Harkening upon the decision he had reached based on the affidavit supporting the search warrant in Cardall, the district judge concluded the Brown affidavit was also conclusory and thus insufficient to meet the standards of Illinois v. Gates, 462 U.S. 213, 103 S. Ct. 2317, 76 L. Ed. 2d 527 (1983). He also held, on the grounds we found erroneous in Cardall, that the good faith rule of United States v. Leon was inapposite. After considering the district court's essentially identical rulings in Cardall and the instant case, we simply reassert and adopt the holdings set forth at greater length in Cardall, 773 F.2d at 1131-33. The statements of the affiant were not conclusory when considered as a whole. The results of the actual investigation, showing the nature of the acts committed, the means by which they were perpetrated, the experiences of an alleged victim of those acts and the participants in some of those acts, coupled with the prior experience of the investigating agent and the results of the Salt Lake City searches, gave ample probable cause to support the search, especially within the context of the "common sense" review mandated by Gates. Moreover, since the affidavit relied upon by the magistrate who issued the warrant was not devoid of factual support, the agents executing the search were entitled to rely in good faith upon the decision of that magistrate as provided in Leon and Cardall.
The final issue presented here is whether the trial court erred in dismissing count 33 of the indictment. That count charged:
[Defendant Cannon] did transport, cause to be transported and aid, abet, counsel, command, induce, and procure the transportation of $18,070 stolen, converted and taken by fraud from Salt Lake City ... to Honolulu, Hawaii, and ... [Defendant] then knew the $18,070 to have been stolen, converted, and taken by fraud ... all in violation of Title 18, United States Code, Sections 2314 and 2.
(Emphasis added.) The trial court granted defendant Cannon's motion to dismiss this count on the basis that it did not charge a crime cognizable under Sec. 2314. The trial court held that although an interstate transaction had occurred, "no physical carriage of an interstate character was involved in the wire transfer of funds." Reading Sec. 2314 "restrictively" the court was "reluctant to expand the scope of section 2314 ... to wire transfers of funds, when it seems clear such conduct is chargeable as a crime under 18 U.S.C. § 1343." We respectfully disagree with this conclusion because Secs. 1343 and 2314 prohibit different acts.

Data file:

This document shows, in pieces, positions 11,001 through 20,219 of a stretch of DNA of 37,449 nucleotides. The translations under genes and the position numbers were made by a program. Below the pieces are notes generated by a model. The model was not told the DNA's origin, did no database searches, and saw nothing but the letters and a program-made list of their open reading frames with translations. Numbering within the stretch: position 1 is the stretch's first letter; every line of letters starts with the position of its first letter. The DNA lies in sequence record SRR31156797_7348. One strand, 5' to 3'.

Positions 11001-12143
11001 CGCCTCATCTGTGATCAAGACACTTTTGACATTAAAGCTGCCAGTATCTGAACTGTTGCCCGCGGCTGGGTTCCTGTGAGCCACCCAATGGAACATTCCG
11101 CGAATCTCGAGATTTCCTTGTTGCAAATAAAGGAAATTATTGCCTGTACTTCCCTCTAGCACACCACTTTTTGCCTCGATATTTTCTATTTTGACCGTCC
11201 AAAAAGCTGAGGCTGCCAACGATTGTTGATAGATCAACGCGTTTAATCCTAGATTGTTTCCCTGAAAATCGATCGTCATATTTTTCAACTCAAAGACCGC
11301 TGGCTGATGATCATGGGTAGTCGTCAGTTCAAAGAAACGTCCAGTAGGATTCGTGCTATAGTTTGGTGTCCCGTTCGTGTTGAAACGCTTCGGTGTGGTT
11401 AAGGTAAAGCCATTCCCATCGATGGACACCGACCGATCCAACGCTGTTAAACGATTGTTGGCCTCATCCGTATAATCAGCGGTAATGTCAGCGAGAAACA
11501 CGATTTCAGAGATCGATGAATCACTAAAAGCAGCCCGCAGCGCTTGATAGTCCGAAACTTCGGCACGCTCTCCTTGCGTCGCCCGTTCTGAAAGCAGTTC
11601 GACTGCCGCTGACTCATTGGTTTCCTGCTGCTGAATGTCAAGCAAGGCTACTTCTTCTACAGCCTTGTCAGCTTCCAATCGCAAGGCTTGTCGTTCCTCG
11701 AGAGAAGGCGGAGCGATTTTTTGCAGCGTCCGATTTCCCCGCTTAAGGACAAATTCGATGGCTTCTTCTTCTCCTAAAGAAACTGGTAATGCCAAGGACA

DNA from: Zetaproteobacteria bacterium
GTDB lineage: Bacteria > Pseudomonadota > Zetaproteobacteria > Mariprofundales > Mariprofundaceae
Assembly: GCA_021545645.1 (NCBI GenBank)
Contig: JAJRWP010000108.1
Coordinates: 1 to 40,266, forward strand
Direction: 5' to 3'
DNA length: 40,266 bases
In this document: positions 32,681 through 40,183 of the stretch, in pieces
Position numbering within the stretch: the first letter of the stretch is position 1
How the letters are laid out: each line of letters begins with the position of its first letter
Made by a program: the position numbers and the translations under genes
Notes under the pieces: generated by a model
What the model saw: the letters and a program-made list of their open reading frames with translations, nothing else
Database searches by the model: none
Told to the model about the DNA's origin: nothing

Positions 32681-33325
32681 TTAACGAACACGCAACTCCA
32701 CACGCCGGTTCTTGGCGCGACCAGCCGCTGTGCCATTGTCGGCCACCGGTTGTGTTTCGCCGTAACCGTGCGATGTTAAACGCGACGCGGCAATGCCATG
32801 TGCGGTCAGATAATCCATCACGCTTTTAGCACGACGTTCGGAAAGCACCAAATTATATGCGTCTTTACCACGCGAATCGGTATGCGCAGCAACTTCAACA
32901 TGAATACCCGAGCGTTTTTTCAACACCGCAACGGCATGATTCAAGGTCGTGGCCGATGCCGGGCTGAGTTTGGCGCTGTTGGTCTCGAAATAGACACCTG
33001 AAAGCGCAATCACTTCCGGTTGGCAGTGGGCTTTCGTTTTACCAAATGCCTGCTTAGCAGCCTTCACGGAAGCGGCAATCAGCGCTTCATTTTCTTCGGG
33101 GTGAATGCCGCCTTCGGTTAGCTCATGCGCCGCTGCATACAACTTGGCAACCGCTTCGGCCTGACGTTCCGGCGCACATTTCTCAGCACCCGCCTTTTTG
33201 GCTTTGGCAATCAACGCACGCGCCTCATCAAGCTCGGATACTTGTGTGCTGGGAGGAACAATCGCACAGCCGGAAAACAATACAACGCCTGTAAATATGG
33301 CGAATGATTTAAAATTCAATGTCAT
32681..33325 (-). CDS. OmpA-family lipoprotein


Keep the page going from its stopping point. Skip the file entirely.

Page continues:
One must carefully examine both sections to comprehend the basic distinction between them. First, it must be recognized here that Sec. 2314 contains five subsections, each of which constitutes a separate offense. Defendant Cannon was charged with violation of the first subsection, which states:
Whoever transports in interstate or foreign commerce any ... money, of the value of $5,000 or more, knowing the same to have been ... taken by fraud....
Shall be fined not more than $10,000 or imprisoned not more than ten years, or both.
(Emphasis added.) Stripped of the verbiage inapplicable to this case, Sec. 2314 clearly applies to the knowing interstate transportation of the fruits of a fraudulent act. The section contrasts with Sec. 1343, which states:
Whoever, having devised ... any scheme ... to defraud, or for obtaining money ... by means of false or fraudulent pretenses ... transmits ... by means of wire ... communication in interstate or foreign commerce ... for the purpose of executing such scheme ... shall be fined not more than $1,000 or imprisoned not more than five years, or both.
(Emphasis added.) Clearly, this section does not pertain to the usage of a wire to transfer the fruits of a fraudulent act; it prohibits the use of a wire to effect the fraud in the first instance.
While Sec. 2314, as charged here, bars the interstate transportation of the product of a fraud, Sec. 1343 bars the commission of the fraudulent act itself. The fraud and the transportation of the fruits of fraud are two separate acts which, by their very nature, exist in separate temporal frames. Hence, both statutes create two crimes which can be separately charged, contrary to the conclusion of the trial court, and the crime charged here is exclusively within Sec. 2314.
The remaining issue left to be pursued is whether a transfer of money by wire is a "transportation" within the meaning of the first subsection of Sec. 2314. Defendant does not contend that the interstate transportation of fraudulently obtained money in excess of $5,000 is not an offense. The only question is whether there has to be a physical portage of that money.